Just to back Alex up: Yes it's allowed. The simple understanding is that the obligation to save a life overrides virtually all commandments, which would include "don't steal" or "don't damage your neighbor's property." There is some discussion about this, but that appears to be our conclusion. (Yet the Gemara seems to have debated it; either we conclude ...


4

R. Asher Weiss addresses this question in his responsa Minchat Asher (siman 111, p. 378). Here is my paraphrase: A person may have an item which is worth a great deal to him for sentimental reasons, such as an object that he inherited from his ancestors, or a picture of his parents or a family album, even though these items have no value on the ...


4

Short answer: no, it's not a formal prohibition, but it's still wrong to prevent someone from sleeping. From http://www.dinonline.org/2013/11/05/gezel-sheina-stealing-sleep/ The sefer “Ve-Ahavta Le-Re’acha Kamocha” notes that Rav Chaim of Brisk used the expression “gezel sheina,” implying that waking somebody up needlessly is a form of theft. ...


3

To fill in on Adam's answer: Rambam concludes his Laws of Hiring with the following: ט אבל אין הפועל רשאי לעשות מלאכתו בלילה, ולהשכיר עצמו ביום, או לדוש בפרתו ערבית, ולהשכירה שחרית; ולא יהיה מרעיב ומסגף עצמו, ומאכיל מזונותיו לבניו, מפני גזל מלאכתו של בעל הבית, שהרי יכשל כוחו ותחלש דעתו ולא יעשה מלאכה בכוח. י [ז] כדרך שמוזהר בעל הבית שלא יגזול שכר ...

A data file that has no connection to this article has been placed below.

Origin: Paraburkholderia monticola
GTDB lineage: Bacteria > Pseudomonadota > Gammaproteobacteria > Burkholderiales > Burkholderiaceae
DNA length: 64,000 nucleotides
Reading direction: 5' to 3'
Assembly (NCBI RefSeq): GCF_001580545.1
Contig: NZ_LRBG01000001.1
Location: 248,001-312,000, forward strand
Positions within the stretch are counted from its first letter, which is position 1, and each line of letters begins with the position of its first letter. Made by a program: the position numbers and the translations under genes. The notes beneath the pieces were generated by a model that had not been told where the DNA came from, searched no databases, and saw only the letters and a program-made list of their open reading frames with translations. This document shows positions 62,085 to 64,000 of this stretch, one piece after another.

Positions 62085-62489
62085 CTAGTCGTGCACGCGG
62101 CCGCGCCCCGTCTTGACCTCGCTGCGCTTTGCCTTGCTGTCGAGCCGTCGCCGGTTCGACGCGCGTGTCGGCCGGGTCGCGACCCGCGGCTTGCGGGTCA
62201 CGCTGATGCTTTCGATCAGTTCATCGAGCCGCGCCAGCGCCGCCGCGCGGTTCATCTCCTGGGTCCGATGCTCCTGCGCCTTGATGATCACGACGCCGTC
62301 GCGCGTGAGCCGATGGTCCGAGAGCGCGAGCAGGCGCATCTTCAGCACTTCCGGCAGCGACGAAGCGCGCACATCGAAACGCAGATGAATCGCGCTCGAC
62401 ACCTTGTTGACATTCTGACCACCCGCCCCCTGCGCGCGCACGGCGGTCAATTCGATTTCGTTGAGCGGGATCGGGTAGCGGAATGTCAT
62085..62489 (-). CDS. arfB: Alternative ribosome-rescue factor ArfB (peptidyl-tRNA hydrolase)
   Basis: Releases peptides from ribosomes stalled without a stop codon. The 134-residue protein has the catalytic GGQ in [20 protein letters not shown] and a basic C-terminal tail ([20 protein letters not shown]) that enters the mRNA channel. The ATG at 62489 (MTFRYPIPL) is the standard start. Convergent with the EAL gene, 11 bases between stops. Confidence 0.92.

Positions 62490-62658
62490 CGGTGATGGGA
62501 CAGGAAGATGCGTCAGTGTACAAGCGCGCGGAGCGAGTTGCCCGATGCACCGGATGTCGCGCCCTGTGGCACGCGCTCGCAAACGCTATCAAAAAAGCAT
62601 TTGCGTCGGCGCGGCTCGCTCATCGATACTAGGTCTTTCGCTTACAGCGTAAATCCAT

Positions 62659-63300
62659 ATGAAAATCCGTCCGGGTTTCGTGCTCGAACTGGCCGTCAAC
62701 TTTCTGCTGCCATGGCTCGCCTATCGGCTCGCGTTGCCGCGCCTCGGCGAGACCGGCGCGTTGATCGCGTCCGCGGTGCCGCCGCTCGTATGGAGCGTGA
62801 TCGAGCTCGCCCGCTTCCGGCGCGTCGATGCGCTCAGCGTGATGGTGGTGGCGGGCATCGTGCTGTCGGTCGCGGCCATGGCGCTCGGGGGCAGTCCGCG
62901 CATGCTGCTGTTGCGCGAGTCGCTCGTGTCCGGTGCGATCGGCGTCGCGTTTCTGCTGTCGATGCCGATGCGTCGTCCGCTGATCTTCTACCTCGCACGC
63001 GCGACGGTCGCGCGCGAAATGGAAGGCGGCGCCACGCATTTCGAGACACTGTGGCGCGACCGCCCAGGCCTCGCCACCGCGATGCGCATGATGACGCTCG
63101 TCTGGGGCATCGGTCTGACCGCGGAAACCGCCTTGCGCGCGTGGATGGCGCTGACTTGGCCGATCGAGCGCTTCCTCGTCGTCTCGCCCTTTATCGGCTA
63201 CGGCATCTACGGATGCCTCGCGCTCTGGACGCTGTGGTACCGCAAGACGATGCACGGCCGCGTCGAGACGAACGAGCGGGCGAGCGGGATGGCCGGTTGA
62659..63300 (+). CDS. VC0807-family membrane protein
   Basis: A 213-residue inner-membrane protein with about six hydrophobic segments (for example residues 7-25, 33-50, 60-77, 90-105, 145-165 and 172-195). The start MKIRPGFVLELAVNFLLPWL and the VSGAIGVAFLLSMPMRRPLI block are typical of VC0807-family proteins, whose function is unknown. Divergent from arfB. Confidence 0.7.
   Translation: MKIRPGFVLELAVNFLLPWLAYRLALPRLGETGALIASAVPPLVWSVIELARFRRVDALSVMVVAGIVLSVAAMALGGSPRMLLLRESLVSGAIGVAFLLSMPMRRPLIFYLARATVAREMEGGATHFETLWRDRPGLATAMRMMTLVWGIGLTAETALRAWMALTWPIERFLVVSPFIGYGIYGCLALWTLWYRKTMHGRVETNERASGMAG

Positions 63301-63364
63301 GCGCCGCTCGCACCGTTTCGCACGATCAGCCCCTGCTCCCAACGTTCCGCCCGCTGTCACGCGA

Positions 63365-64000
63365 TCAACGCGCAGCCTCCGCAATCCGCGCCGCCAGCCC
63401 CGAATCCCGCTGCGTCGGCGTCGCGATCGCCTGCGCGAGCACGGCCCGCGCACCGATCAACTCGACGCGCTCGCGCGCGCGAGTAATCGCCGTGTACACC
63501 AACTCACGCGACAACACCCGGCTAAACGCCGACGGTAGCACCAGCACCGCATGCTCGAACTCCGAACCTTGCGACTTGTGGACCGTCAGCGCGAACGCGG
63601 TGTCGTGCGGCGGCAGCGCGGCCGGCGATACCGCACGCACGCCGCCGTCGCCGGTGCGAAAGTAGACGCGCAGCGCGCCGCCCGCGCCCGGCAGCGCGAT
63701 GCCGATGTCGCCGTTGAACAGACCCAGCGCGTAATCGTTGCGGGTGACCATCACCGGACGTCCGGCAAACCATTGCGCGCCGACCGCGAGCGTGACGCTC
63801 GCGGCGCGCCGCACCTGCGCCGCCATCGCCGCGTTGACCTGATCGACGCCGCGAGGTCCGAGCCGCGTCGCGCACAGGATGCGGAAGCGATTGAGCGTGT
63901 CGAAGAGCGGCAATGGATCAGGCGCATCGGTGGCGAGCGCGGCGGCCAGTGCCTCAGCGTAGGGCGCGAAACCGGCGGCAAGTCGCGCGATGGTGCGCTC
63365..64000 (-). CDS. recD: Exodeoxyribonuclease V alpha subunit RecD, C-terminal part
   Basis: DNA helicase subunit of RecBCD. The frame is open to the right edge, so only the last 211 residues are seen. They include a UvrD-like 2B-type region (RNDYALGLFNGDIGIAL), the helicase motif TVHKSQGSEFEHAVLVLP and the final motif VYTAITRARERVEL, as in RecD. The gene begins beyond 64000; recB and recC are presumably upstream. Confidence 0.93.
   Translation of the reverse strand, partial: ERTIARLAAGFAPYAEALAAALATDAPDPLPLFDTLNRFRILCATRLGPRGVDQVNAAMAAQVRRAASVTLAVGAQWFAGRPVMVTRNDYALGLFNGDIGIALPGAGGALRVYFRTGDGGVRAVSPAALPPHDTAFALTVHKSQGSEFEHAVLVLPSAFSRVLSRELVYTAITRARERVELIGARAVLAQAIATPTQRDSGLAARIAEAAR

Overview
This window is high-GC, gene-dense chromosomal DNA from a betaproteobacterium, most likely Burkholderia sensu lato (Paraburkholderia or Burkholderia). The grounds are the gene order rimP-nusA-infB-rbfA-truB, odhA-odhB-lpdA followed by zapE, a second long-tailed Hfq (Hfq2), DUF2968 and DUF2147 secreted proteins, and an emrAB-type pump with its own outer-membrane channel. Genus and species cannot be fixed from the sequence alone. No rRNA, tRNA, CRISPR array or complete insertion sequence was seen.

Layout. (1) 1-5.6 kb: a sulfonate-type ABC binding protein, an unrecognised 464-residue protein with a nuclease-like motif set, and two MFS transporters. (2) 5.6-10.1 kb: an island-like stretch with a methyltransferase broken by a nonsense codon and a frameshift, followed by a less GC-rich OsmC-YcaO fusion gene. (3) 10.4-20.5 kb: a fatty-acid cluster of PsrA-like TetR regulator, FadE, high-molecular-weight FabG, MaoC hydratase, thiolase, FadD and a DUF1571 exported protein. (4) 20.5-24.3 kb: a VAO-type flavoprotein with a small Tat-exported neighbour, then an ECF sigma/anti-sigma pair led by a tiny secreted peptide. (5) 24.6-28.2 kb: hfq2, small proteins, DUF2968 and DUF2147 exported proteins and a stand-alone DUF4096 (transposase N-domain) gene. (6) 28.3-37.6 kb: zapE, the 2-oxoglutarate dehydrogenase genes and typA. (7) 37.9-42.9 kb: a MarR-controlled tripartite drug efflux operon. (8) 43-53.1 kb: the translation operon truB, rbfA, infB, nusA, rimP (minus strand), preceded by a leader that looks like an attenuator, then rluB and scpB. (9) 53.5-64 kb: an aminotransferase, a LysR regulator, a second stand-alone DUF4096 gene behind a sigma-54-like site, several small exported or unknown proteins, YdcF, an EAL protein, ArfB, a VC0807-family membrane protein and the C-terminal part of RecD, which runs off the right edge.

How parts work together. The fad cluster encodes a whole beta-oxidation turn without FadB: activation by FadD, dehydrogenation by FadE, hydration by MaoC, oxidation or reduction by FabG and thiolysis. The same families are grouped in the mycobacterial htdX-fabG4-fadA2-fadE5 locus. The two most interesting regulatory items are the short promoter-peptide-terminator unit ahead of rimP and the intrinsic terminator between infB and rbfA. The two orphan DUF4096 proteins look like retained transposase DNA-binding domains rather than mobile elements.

3

Pure speculation here, since I don't have archaeological evidence to support this idea, but tunneling may also have been simpler (quieter, quicker, less noticeable) than breaking through a door. Picture a dog tunneling under a fence to get out of a backyard, not Andy Dufresne tunneling through concrete walls to escape Shawshank. Now try picturing a battering ...


3

In O"C (63:5) the Shulchan Aruch rules that one must wake up a sleeping person in time for him to recite the Krias Shma. Plainly, one may wake up another if the sleeper is about to lose the opportunity to fulfill a positive obligation, and not worry about Gezel Shinah. In the OP's case, it might be argued that the sleeper can fulfill the mitzvah of Talmud ...


3

What you are referring to is תקנת השבים - Takanat-Hashavim - a special dispensation for those who repent. By the strict letter of the law, you have to return what you stole. If it no longer exits, then you have to pay for it. However, since it would be a more inconvenience to return certain items, Chazal declared that the thief may keep those items and pay ...